Monday, August 1, 2011

Toronto Outdoor Art Exhibition July 8-10

I was more than honoured to have had the opportunity of displaying my work as a student exhibitor at the 50th Toronto Outdoor Art Exhibition this year. Up until that point the show garnered a considerable reputation among my art teachers and peers in the visual arts field, but I had only ever attended once. The weekend of July 8-10 was ushered in with a great deal of stress, but to much avail. Never had I seen art glorified on such a scale. I spoke with a variety of people from the arts background, gallery owners, authors and collectors, many of whom took enthusiastic interest in my subject matter and endeavoured to help me find new folk tales to illustrate. Unbeknownst to me, more than a few of the tales I painted represented an important era in the lives of those who witnessed them at the show. Show-goers from areas of Eastern Europe especially noted that the stories of their nation’s childhood have long been buried in the graveyard of oral storytelling, but they were once used as subliminal weapons of freedom. More than once a person would thank me for delighting modern eyes and ears with them. Two people signed my guestbook with the comments, “Glory to Slavic Ariyen Culture!“ and “Thank you for bringing them to life again”. This experience reaffirmed what the brilliant Joe Morse noted in one of his lectures, that you never know where stories are going to travel or how and who they will affect. Maybe children’s literature will be my destined path. I want to thank everyone who attended and took the time to visit and assist at my booth area. Your support and thoughtfulness are much appreciated.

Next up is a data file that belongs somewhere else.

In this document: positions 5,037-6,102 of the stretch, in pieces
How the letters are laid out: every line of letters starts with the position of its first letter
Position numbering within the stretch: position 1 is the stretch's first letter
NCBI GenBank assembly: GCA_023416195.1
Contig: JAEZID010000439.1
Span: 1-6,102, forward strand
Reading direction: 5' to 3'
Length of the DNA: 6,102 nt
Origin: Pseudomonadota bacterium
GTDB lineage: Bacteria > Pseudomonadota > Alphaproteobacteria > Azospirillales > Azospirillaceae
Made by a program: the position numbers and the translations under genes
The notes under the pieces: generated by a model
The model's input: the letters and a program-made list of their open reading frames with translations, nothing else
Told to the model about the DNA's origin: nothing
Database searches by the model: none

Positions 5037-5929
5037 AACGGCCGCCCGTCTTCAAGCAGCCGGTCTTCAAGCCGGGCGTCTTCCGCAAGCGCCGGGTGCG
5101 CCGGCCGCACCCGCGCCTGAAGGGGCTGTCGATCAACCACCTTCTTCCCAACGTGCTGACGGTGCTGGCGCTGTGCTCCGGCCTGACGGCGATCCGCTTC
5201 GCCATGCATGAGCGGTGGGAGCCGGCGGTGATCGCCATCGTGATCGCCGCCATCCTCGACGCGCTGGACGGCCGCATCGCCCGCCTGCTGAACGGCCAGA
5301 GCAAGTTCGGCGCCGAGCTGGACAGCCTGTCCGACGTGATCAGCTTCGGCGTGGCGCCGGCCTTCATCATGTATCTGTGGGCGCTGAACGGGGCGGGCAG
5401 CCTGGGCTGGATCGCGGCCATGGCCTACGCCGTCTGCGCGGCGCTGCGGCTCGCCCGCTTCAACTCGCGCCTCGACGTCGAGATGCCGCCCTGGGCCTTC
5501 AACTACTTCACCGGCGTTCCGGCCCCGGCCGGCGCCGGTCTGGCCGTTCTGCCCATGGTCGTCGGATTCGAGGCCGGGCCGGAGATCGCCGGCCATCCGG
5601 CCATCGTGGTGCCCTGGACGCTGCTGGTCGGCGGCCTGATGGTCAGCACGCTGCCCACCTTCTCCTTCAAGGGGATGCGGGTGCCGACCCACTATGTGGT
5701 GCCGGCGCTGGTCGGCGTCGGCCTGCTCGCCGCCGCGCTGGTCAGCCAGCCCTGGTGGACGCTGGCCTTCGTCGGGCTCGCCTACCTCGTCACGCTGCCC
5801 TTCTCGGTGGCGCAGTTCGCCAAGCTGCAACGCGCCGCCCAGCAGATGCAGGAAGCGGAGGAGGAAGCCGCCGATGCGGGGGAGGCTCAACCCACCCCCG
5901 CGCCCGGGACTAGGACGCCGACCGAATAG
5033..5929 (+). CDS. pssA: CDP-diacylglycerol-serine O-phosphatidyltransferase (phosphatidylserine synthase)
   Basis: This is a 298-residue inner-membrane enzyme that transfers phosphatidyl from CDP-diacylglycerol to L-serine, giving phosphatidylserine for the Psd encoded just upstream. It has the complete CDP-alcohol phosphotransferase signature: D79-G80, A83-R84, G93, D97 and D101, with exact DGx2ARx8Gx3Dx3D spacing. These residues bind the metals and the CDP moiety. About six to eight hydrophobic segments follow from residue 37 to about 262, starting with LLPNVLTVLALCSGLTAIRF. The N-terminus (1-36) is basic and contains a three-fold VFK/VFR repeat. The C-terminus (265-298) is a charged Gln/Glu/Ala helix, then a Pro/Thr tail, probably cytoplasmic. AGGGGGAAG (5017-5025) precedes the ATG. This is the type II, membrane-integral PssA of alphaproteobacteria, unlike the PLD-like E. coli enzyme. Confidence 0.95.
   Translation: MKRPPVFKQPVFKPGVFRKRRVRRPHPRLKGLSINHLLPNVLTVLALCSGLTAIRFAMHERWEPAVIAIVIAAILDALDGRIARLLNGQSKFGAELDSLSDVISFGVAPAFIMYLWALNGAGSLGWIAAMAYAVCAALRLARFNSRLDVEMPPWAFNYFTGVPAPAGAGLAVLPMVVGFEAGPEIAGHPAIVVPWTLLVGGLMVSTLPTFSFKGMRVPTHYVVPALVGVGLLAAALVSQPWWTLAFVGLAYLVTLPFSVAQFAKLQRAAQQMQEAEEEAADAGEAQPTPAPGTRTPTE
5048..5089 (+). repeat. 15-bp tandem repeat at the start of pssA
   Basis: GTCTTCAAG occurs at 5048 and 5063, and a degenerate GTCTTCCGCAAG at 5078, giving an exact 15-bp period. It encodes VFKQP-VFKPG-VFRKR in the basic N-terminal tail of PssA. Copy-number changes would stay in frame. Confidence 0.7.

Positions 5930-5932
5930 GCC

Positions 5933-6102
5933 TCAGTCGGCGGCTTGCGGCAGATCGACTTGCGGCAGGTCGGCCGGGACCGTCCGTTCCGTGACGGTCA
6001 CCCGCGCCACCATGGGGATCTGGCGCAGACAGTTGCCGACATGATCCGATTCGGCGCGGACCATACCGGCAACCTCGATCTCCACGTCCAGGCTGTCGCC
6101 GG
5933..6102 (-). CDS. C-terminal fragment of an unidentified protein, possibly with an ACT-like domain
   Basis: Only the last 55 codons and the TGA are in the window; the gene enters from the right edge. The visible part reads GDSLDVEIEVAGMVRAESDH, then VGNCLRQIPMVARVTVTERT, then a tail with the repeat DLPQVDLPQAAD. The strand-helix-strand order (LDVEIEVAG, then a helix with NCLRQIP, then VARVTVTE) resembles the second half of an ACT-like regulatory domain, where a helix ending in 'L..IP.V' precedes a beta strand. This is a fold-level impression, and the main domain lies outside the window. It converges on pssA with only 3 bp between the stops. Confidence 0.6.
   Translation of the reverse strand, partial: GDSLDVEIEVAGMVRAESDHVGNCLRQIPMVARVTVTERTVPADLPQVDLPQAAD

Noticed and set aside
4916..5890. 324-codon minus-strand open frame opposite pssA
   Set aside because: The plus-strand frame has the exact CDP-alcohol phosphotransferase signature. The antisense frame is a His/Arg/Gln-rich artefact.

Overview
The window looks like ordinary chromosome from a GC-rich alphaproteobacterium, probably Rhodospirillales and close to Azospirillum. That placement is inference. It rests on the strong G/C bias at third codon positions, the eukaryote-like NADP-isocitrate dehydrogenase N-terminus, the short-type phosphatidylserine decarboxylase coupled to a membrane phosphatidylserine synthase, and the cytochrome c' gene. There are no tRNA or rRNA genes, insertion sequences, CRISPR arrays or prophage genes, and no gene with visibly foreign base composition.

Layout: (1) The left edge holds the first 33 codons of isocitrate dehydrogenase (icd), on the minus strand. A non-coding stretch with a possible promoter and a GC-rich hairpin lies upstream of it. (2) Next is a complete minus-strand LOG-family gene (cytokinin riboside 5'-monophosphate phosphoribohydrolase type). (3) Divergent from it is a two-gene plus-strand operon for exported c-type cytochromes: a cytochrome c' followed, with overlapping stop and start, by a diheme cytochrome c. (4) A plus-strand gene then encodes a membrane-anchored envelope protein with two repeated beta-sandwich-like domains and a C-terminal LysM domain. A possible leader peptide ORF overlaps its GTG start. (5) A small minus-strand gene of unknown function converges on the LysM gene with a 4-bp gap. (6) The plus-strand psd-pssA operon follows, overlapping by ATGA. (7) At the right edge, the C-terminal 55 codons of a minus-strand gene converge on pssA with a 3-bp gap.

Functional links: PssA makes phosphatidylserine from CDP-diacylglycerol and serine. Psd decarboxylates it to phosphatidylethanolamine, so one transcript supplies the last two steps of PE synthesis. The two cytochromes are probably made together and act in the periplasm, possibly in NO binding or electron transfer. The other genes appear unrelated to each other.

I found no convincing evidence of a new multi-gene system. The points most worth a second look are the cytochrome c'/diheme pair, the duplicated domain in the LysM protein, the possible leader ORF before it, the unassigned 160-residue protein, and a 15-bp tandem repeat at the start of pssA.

I’d like to give a shout-out to a few outstanding student artists I met while at the exhibition. Both are incredibly admirable and talented individuals. Annyen Lam debuted her intricate paper creations at TOAE this year, and I cannot begin to express how meticulous her cut-outs of cultural architecture are. A single artwork would consume nearly a box of exacto blades.

Adrienne Dagg won the student category for Painting at the 50th Toronto Outdoor Art Exhibition. Her understanding of the human body’s form and colour is impeccable.

The weather was excessively hooottt!! Thank you to all you caring benefactors who brought me cold beverages (and my cherished coffee) during the weekend.

Kim and Lindsay dropping pennies into City Hall's interactive wall sculpture :)

On the third day, we experienced our first bout of rain after pure sunshine.

No comments:

Post a Comment